Published on 25 April 2014
World Malaria Day 2014: ‘Invest in the Future. Defeat Malaria’
On the occasion of World Malaria Day 2014, the World Health Organization calls on all to continue investing in the future and defeat malaria which still kills an estimated 627 000 people every year, mainly children under 5 years of age in sub-Saharan Africa. Global efforts to control and eliminate malaria have saved an estimated 3.3 million lives, reducing malaria mortality rates by 42% globally and 49% in Africa. Increased political commitment and funding have helped to reduce malaria incidence by 25% globally, and 31% in Africa. However, there is an urgent need to continued investments in malaria control and research in order to secure these gains and make further progress. EDCTP fully supports these goals.
The second EDCTP programme (2014-2023)
The strategy for the second EDCTP programme as regards malaria will prioritise investments in research aligned with the threefold Global Malaria Action Plan. This plan focusses on control, elimination and research. In 2013, EDCTP organised a Stakeholder meeting on malaria in Vienna, Austria on 19-20 September 2013. It was co-hosted by the Austrian Ministry of Science and Research and the Medical University of Vienna and attended by 63 invited participants, including researchers from academia, representatives of product development partnerships and the pharmaceutical industry, policy makers, funding agencies and other likeminded organisations.
(A full report is available on the EDCTP website together with other materials pertaining to the meeting.)
Overview of EDCTP investments in malaria research
EDCTP malaria grants portfolio by intervention/topic
As resistance of malaria parasites to conventional antimalarial drugs is emerging, it is important to support development of new drugs and combination regimens. EDCTP provided € 19.53 million to support 19 projects on malaria treatment, which include studies of artemisinin-based combination therapies (ACTs) and non-ACTs. The studies aimed to establish therapies that are safe and highly effective in real life situations.
Moreover, current studies aim to address the needs of patient groups that need special attention such as infants, malnourished children, HIV/AIDS co-infected individuals and pregnant women. EDCTP funds three studies with a grant value of € 11 million focusing on malaria in this population which have been implemented by the Malaria in Pregnancy Consortium.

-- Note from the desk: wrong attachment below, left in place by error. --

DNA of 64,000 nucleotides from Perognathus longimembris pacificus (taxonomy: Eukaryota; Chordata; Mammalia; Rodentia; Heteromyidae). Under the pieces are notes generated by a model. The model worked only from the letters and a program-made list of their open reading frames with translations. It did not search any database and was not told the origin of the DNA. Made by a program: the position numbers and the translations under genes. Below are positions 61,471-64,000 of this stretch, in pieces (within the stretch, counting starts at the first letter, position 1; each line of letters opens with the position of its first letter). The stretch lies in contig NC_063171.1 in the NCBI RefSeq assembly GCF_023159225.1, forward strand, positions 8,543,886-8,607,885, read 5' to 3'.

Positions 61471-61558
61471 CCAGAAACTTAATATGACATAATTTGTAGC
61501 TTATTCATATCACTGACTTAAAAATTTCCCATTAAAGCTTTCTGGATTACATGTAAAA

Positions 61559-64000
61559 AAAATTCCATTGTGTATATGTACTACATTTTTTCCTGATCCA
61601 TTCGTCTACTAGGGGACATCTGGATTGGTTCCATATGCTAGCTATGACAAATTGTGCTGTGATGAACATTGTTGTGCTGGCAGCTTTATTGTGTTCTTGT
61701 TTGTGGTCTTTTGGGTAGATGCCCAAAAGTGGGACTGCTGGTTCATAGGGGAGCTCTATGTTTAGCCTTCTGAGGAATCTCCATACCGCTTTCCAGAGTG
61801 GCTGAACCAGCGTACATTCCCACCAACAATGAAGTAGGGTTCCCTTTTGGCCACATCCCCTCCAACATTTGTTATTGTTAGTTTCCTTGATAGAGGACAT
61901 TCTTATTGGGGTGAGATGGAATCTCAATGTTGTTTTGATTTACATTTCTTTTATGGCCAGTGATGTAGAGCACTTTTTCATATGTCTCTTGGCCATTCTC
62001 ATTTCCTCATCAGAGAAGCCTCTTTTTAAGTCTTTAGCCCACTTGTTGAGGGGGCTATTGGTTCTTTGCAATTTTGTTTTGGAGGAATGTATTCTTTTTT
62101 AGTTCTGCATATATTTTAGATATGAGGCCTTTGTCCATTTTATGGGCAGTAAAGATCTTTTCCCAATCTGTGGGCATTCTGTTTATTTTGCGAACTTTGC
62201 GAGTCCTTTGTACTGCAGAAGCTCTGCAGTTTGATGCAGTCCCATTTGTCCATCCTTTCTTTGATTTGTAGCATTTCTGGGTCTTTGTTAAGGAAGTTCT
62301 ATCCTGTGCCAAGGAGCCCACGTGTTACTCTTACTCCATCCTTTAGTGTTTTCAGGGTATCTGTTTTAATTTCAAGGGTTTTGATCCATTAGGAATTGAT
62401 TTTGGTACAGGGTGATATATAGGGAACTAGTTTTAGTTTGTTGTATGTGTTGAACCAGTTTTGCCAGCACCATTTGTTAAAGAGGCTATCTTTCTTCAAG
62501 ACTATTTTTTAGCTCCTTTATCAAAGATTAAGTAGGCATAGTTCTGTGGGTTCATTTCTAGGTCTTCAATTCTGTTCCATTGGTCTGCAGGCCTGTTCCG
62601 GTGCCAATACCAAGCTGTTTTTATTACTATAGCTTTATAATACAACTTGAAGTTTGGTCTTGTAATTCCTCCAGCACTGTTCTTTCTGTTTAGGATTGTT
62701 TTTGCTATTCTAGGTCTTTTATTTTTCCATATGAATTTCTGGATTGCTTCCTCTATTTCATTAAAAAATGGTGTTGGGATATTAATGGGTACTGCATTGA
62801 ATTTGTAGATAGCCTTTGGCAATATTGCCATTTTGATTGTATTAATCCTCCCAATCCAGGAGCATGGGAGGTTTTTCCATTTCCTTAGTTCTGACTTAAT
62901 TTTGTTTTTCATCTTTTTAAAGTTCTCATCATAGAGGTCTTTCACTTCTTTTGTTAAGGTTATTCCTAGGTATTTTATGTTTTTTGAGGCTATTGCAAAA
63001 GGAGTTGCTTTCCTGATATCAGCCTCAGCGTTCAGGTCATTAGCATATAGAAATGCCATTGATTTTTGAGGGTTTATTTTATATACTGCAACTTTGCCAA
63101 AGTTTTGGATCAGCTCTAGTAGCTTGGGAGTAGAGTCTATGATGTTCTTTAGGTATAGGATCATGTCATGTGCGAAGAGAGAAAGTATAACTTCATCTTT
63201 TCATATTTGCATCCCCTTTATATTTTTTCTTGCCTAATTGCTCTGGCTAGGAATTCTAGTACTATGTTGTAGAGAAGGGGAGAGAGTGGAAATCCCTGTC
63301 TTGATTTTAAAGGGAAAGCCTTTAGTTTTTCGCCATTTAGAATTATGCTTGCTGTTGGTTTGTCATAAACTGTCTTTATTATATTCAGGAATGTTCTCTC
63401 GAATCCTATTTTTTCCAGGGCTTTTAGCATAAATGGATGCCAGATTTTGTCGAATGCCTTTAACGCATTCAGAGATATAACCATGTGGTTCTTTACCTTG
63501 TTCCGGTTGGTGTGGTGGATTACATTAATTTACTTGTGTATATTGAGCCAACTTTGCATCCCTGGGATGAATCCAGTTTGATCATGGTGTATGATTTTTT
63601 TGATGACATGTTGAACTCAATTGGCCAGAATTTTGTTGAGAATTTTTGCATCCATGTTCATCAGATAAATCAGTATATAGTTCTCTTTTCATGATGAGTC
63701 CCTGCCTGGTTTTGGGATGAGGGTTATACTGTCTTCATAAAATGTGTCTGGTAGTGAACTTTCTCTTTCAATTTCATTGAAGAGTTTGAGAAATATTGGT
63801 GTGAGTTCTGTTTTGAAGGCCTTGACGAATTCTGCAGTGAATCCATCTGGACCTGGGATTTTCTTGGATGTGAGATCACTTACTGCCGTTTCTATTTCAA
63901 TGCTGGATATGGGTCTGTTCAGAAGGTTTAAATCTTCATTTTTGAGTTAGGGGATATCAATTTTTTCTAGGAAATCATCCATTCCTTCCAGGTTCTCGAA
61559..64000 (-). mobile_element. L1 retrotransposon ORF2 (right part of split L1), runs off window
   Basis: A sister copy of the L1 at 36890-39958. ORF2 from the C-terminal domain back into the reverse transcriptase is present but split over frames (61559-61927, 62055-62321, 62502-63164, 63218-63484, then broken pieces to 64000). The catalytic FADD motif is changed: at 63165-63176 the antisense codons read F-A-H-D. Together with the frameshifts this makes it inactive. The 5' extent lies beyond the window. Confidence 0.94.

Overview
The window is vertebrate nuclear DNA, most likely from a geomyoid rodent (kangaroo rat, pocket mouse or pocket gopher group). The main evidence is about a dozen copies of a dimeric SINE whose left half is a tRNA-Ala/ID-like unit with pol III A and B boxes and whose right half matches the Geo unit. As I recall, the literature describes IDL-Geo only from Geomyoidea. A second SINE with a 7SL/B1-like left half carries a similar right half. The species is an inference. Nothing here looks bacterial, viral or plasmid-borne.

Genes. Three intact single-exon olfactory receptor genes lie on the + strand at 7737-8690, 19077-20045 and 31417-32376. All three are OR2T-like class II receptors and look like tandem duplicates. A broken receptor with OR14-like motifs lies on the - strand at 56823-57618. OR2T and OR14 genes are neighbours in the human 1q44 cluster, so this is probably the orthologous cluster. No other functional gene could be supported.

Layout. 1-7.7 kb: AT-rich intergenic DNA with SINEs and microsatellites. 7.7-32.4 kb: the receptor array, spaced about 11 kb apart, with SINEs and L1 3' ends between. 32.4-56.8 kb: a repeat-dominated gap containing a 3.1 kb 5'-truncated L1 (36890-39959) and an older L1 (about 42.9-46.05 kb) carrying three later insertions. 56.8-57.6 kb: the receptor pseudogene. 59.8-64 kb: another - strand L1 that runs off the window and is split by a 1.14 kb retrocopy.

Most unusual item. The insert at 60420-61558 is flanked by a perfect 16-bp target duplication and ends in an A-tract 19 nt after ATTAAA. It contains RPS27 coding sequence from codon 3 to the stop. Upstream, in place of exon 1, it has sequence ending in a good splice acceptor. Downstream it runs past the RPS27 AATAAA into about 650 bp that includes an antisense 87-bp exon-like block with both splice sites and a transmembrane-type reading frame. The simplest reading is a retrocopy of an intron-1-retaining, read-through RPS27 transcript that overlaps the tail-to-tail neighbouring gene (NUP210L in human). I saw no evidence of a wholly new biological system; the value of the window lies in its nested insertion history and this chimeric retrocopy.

An effective and highly efficacious malaria vaccine is required to help reduce the burden of malaria in endemic countries. Since 2003, EDCTP has spent € 17.35 million to support six projects that include clinical trials of vaccines and projects that have a focus on immunological responses and capacity building for vaccine trials. Among these projects are the studies of the Malaria Vectored Vaccine Consortium (MVVC).
WANECAM: integrated approach to malaria treatment in West Africa
The overall objective of the project is the development of a sub-regional network equipped with state of the art clinical trial sites, laboratories, research teams and well characterized populations ready to undertake Phase I–IV development of new drugs. The goals of malaria control may never be achieved without strong involvement of African scientists who are directly affected by this terrible disease in their daily lives.
Professor Abdoulaye Djimdé and
The primary objective of the clinical study is to compare the incidence rate of uncomplicated malaria episodes in children and adults treated with repeated ACTs over a period of 2 years. In this 3-arm study pyronaridine-artesunate (PA) and dihydroartemisinin-piperaquine (DHA-PQP) will be compared to either artesunate-amodiaquine (ASAQ) or artemether-lumefantrine (AL) (depending on the site location). PA and DHA-PQP will not be formally compared. Clinical trials are well underway in all three countries with seven study sites actively recruiting patients. Major infrastructure upgrades were conducted in all study sites. New state of the art laboratory equipment was provided to each of the seven trial sites. Short term training in various aspects of the study including ethics, good clinical and laboratory practices, molecular biology, data management, financial management were accomplished. The Guinea observational study was completed and data cleaning and analysis is underway. The project is expected to be completed in September 2014.
Transport of WANECAM